In 1929, Russian literary theorist Mikhail Bakhtin introduced the concept of narrative ‘polyphony’—a type of musical texture with simultaneous melodies—in his discourses on the work of Fyodor Dostoevsky. ‘A plurality of independent and unmerged voices and consciousnesses, a genuine polyphony of fully valid voices is in fact the chief characteristic of Dostoevsky’s novels.’ What he found so fascinating about the work of the 19th century novelist was its lack of any central authority. In fact, he bristled at other critics who read Dostoevsky and attributed a particular character’s philosophical rant to the author himself. ‘What unfolds in his works is not a multitude of characters and fates in a single objective world, illuminated by a single authorial consciousness; rather a plurality of consciousnesses…combined but not merged in the unity of the event.’ I find myself taken aback by this passage, considering its implications for the novel in the 21st century. I think of the ways in which national news stories develop, through a constellation of articles, posts, comments, images, and videos. The experience of the internet—and of any event through the lens of the event—is an experience of independent and unmerged voices, a plurality of consciousnesses without a single objective narrative underneath.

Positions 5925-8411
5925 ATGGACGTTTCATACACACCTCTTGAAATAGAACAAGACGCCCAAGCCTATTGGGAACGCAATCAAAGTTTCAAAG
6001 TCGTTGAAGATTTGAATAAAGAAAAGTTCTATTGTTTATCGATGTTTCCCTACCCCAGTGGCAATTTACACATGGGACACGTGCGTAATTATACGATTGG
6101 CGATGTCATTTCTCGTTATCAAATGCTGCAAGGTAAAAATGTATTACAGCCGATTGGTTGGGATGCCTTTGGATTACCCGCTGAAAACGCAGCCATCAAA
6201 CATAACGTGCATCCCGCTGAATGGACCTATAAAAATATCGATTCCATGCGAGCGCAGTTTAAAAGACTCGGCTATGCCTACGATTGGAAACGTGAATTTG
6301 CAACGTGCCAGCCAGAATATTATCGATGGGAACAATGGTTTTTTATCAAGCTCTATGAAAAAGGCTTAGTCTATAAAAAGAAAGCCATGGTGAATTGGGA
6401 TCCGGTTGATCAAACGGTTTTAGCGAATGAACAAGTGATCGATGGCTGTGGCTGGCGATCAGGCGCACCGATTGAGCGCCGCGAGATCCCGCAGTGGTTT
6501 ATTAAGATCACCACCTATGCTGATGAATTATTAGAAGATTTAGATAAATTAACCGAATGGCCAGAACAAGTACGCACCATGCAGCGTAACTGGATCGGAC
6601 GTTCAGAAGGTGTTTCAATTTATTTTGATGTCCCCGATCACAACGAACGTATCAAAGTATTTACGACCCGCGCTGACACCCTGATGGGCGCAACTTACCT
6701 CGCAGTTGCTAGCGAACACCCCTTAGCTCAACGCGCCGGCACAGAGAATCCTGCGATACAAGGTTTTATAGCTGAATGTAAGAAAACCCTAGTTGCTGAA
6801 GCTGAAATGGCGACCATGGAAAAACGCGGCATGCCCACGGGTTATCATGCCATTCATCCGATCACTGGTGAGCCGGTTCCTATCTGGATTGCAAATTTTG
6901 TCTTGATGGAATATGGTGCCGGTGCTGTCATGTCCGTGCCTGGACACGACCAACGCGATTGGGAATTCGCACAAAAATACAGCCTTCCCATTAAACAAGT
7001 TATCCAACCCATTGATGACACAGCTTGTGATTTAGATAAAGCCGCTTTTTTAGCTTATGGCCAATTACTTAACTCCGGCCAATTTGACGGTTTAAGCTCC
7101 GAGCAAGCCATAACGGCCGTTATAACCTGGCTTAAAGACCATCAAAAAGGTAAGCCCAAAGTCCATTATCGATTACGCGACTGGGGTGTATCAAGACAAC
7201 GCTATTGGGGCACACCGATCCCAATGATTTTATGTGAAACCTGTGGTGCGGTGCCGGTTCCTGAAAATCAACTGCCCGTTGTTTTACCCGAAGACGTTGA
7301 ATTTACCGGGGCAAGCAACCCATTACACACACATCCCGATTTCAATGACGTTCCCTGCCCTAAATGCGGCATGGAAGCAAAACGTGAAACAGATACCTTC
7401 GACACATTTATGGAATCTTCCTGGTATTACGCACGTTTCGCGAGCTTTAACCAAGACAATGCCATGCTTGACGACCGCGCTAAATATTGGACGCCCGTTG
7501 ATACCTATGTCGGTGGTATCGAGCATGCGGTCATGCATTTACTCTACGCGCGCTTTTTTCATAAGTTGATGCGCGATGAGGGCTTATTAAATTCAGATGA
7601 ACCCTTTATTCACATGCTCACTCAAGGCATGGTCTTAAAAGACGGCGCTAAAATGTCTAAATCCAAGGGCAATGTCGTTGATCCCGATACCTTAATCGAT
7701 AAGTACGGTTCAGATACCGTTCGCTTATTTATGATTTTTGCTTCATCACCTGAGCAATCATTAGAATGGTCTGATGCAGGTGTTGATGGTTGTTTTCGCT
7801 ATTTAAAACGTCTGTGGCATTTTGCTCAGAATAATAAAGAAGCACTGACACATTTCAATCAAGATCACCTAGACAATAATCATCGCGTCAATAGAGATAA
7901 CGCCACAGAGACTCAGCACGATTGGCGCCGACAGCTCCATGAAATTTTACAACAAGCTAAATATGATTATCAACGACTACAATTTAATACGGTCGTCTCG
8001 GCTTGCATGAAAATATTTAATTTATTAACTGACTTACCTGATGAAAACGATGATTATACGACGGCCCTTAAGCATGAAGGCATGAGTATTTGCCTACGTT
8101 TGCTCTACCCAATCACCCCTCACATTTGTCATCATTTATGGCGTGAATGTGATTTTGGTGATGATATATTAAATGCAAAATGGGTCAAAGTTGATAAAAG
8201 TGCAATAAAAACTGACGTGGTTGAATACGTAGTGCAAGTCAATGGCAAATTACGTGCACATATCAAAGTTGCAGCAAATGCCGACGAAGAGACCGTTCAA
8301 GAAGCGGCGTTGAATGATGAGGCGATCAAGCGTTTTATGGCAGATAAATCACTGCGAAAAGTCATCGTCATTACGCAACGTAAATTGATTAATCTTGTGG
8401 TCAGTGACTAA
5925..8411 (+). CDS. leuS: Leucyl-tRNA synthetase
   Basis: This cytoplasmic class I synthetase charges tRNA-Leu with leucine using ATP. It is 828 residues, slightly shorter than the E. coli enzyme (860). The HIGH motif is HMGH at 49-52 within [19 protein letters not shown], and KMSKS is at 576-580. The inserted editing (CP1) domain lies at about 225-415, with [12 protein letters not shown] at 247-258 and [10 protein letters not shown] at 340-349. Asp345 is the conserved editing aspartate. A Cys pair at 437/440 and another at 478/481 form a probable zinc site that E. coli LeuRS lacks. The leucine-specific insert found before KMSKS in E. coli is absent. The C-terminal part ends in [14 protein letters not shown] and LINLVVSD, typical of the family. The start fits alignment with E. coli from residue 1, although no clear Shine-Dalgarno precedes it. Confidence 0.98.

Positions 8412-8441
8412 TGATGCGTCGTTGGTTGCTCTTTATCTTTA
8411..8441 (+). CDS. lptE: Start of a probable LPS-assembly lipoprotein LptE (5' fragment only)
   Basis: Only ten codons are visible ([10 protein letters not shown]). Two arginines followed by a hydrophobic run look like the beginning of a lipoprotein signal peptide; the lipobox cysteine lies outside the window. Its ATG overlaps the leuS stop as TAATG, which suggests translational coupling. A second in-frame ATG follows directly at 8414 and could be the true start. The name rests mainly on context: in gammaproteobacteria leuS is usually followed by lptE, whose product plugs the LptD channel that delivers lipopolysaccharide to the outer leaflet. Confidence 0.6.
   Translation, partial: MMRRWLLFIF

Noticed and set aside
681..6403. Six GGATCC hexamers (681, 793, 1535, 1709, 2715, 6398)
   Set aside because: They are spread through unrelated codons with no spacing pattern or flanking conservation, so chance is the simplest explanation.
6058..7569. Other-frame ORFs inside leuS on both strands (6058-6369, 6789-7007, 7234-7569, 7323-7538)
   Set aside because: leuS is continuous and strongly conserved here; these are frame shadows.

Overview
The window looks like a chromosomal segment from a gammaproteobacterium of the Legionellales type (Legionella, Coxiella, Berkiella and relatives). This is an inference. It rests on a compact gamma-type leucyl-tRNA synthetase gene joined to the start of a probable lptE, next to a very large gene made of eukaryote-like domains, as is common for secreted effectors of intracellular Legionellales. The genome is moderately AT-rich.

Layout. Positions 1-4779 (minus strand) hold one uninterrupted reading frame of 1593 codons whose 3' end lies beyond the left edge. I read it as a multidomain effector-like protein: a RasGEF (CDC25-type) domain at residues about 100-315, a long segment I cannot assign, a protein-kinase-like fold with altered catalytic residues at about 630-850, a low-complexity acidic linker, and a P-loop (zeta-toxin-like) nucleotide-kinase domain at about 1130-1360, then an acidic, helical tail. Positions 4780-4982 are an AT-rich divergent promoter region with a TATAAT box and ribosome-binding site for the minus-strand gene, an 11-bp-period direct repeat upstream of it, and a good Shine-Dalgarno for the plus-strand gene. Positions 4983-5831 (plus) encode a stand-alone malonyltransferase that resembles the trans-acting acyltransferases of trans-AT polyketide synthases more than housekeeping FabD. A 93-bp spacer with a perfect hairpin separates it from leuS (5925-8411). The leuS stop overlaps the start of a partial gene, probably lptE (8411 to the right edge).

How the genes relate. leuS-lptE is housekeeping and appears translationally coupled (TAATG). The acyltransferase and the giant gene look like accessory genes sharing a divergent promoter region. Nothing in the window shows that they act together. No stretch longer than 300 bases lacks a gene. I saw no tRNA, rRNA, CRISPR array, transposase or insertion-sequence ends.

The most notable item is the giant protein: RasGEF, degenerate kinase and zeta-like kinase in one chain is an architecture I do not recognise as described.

From the very first line of Fake Accounts, however, the narrator presents a single, unified perspective on the state of the modern society: ‘Consensus was the world was ending, or would begin to end soon…’ For the reader, the question arises: a consensus among whom? The answer, revealed over the course of the novel, turns out to be her particular corner of Twitter. This is ironic, because in the age of an algorithmised internet, the bubbles we inhabit on any social media site are simply reflections of our own interests, attitudes, and opinions. Hence the consensus. To suggest the possibility of a universally shared sentiment on the internet is to assume the absoluteness of one’s own bubble, to collapse a million disparate minds together in the flat space of the screen.